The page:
Here’s a two-part story that I will deliver in reverse order. That’s because every year, I get involved in a bit of real-life data-mining from various MOT testing centres around the UK. It shines an inspection lamp on which cars failed their first MOT test, just three years after they were originally registered. It’s always great to see statistics that are based on real results and, in my experience, the MOT test doesn’t lie.
The Renault Mégane isn’t aspirational but a budget choice, and that partly explains its poor performance; and that’s even more true of its distant cousin, the Dacia Sandero. With an eye-widening 23% failure rate putting the Mégane at the very bottom of the pile, is it worth buying a middle-order Renault?
Probably not, but I was still drawn to a 2000 Mégane 1.6 RT with 80,000 miles at £395 with a full MOT. Three previous owners, petrol power and a manual gearbox: perfect. I really should be looking at a more recent model, though, so how about a 2018 1.5 dCi Sport Tourer Dynamique? That’s a diesel estate in English. At 35,000 miles with a full history and, most importantly, an MOT, it will cost you £9995 and officially deliver a whopping 76mpg combined. It’s practical, smart and ready for work.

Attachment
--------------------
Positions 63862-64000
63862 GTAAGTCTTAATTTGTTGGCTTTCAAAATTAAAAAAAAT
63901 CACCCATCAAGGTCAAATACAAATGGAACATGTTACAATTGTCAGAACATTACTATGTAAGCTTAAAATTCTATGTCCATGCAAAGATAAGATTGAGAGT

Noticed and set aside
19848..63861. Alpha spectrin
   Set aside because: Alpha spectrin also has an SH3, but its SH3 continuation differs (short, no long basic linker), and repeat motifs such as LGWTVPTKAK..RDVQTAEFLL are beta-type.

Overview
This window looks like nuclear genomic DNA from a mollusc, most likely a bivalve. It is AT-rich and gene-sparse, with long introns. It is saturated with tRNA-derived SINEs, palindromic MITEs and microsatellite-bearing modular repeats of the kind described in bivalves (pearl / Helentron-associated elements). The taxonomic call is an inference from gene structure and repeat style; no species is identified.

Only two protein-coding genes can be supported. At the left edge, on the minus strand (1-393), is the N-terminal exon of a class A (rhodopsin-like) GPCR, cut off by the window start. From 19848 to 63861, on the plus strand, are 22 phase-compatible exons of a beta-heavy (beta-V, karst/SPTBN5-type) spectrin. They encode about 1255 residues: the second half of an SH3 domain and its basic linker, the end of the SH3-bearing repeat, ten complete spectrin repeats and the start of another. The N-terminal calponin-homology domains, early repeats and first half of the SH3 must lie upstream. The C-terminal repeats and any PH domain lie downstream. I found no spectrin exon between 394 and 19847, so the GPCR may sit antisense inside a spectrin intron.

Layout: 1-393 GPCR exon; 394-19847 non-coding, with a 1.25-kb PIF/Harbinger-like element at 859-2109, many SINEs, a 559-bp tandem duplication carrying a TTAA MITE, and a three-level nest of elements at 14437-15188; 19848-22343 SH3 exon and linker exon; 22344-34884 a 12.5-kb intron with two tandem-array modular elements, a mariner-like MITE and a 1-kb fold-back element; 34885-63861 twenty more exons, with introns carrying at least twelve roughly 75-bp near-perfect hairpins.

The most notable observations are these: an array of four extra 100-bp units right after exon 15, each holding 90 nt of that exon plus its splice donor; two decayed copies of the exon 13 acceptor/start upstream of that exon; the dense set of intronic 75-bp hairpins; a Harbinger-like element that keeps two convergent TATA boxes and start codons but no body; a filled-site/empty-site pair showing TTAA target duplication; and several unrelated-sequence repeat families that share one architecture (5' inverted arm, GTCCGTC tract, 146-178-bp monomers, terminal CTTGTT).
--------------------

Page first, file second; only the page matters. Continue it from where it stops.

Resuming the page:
And that brings us to the Sandero, which is almost the epitome of the cheap and cheaply made cars that fail more often. It sounds like a cliché, but owners of cars built to a price expect them to go the extra mile. It’s always better to shop at a dealer for one that has been fully checked and prepared.
With that in mind, I came across a 2018 Sandero 1.0 SCe with 15,000 miles and a pukka warranty from a main dealer at £6300. That’s a petrol runabout that should exceed 50mpg.
Hard-used vehicles are the ones that can suffer at MOT time. This explains why medium and large people-carriers, such as the Seat Alhambra (with a 21% first-time failure rate) and the Ford Galaxy (19%) show up on the naughty list.
What surprised me was also seeing the Volkswagen Touran MPV (21.7%) and the Volkswagen Scirocco coupé (19.6%) listed. Indeed, the Touran was a miserable second-worst.
There does seem to have been a real dip in build quality from certain German manufacturers. Whereas it’s almost expected to see Renaults (the Clio has an 18.5% failure rate) and Citroëns (the C4 Grand Picasso scored 19.9% and the C3 18.3%) in the bottom 10, most wouldn’t expect to see any mainstream Volkswagens.